After Berlin's mayor Giffey became the victim of a so-called deep fake attack, the real Vitali Klitschko now wants to talk to her. This time through official channels to avoid technical manipulation.
After a fake phone call by an alleged Vitali Klitschko to Berlin's governing mayor Franziska Giffey, the real Kiev mayor is hoping for a talk with the SPD politician soon. After hearing about the fake call to Giffey and Madrid Mayor José Luis Martinez-Almeida, Klitschko told the "Bild" newspaper: "I hope that we can talk on my official channels soon." Klitschko added: "I don't need a translator either."
During a video call on Friday, Giffey had doubts as to whether she was actually connected to Kiev's mayor as planned. The conversation then ended prematurely. The Senate Chancellery assumes digital manipulation: "Apparently we are dealing with deep fakes," said Senate spokeswoman Lisa Frerichs. "There was someone sitting across from us who looked exactly like Vitali Klitschko, who moved like that." The police are now involved. "Deep Fakes" are sophisticated technical manipulations that can often only be uncovered by experts.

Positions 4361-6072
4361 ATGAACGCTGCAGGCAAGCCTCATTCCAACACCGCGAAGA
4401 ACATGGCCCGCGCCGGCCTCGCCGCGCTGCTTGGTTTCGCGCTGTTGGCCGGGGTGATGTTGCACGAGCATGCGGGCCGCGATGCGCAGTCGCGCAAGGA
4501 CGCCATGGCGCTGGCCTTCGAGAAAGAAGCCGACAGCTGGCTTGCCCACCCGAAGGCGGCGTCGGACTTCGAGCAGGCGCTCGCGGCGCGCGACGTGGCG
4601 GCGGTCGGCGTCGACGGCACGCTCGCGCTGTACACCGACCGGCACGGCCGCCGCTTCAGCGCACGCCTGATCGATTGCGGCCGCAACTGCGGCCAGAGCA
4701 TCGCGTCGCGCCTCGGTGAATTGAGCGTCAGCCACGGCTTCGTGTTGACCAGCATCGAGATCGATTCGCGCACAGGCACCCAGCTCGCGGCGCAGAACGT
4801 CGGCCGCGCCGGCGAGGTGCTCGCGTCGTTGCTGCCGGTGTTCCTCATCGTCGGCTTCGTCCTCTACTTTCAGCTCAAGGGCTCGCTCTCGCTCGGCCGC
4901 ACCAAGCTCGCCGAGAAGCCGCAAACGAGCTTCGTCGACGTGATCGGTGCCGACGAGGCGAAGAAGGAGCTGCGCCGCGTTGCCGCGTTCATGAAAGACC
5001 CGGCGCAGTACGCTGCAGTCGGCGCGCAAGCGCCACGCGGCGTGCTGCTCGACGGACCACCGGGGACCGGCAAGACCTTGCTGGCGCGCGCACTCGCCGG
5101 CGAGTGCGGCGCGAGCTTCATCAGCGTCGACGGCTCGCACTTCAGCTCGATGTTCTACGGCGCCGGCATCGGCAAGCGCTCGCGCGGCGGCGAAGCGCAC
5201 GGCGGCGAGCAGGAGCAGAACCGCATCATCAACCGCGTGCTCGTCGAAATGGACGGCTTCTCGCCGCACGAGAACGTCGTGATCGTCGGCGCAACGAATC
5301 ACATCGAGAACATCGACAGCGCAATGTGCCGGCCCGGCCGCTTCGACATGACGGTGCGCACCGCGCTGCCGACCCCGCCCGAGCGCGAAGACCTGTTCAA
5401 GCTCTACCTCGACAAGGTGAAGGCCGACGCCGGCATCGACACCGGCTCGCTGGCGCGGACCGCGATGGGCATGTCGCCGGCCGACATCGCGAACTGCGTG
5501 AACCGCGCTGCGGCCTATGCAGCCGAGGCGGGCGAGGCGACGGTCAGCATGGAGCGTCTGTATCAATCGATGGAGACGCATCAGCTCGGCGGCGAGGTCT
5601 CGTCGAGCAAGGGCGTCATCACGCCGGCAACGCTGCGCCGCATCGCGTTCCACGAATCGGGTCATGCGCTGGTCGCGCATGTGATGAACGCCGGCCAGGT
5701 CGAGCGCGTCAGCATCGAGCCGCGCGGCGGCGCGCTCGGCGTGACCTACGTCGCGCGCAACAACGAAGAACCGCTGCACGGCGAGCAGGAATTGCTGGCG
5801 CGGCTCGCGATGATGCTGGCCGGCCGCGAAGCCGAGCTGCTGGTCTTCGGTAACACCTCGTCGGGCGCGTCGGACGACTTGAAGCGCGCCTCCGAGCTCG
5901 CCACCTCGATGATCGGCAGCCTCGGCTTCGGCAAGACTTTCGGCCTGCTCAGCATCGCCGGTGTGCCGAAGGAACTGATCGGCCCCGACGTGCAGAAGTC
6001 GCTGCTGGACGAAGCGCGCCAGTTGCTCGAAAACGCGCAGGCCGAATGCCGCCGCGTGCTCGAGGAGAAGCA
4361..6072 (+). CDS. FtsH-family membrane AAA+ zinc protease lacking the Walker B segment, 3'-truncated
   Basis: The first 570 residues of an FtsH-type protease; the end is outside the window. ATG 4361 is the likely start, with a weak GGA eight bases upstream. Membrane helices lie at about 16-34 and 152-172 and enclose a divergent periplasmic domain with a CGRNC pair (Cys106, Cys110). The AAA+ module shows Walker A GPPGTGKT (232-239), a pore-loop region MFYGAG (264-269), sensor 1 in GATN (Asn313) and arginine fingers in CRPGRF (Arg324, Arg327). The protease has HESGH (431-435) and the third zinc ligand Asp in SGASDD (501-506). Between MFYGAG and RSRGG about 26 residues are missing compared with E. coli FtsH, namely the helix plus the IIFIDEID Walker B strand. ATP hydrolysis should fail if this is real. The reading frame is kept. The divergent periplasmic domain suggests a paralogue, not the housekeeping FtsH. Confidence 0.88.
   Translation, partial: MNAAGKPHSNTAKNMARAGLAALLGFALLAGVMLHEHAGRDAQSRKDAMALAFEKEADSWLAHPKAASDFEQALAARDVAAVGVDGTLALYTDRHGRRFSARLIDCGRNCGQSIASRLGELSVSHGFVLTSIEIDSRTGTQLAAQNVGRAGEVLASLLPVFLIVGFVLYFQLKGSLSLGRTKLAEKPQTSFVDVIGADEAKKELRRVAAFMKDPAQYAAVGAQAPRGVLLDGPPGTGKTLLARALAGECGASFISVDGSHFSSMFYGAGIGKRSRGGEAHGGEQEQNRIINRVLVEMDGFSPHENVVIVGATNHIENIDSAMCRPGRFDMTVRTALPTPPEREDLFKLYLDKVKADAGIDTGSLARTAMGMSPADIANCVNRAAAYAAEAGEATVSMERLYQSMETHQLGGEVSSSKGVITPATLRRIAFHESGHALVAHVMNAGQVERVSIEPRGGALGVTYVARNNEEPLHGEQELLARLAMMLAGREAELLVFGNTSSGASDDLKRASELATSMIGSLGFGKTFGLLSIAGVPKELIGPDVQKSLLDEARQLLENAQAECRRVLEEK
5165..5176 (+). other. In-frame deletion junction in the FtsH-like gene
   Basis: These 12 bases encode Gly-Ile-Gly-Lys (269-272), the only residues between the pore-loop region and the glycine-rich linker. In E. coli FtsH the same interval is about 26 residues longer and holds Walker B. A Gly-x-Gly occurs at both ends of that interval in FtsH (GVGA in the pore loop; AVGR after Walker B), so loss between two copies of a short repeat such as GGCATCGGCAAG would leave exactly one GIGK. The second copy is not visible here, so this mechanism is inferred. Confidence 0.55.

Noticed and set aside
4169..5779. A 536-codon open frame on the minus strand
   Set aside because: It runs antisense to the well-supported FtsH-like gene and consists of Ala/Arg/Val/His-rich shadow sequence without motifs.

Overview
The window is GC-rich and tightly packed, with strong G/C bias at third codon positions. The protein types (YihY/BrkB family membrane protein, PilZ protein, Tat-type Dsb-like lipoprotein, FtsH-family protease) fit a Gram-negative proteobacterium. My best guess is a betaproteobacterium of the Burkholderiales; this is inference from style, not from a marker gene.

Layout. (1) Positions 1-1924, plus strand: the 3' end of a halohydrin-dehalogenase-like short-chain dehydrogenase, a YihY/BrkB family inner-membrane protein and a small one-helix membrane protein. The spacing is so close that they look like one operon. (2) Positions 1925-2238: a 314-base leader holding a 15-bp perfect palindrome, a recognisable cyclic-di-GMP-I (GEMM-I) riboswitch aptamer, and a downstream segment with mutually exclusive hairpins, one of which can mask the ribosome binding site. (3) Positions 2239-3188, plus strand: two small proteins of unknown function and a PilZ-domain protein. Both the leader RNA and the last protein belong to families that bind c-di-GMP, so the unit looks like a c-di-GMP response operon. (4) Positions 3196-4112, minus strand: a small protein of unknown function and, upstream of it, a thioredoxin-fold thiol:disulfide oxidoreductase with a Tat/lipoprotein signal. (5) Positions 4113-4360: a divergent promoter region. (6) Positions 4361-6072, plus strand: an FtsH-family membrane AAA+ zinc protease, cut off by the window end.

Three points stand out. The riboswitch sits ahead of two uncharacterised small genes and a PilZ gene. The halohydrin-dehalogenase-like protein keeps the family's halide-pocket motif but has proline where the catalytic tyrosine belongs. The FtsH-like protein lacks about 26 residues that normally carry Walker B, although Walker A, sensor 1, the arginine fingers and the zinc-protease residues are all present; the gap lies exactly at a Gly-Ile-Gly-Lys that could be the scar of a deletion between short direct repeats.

The Senate Chancellery said on Twitter on Friday that a conversation with Melnyk, the Ukrainian ambassador to Germany, confirmed that Giffey was not connected to Klitschko. "Unfortunately, it is part of the reality that the war is being waged by any means necessary," Giffey is quoted as saying in the tweet. "Also online, using digital methods to undermine trust and discredit Ukraine's partners and allies."
In Madrid, too, Mayor José Luis Martinez-Almeida quickly became suspicious of the video call with the alleged mayor Klitschko and broke off the conversation, as confirmed by mayor's office spokesman Daniel Bardavío Colebrook. A complaint was filed against unknown persons for using a false identity and the mayor's office in Kyiv was informed. Martinez-Almeida will call the real Klitschko on Saturday.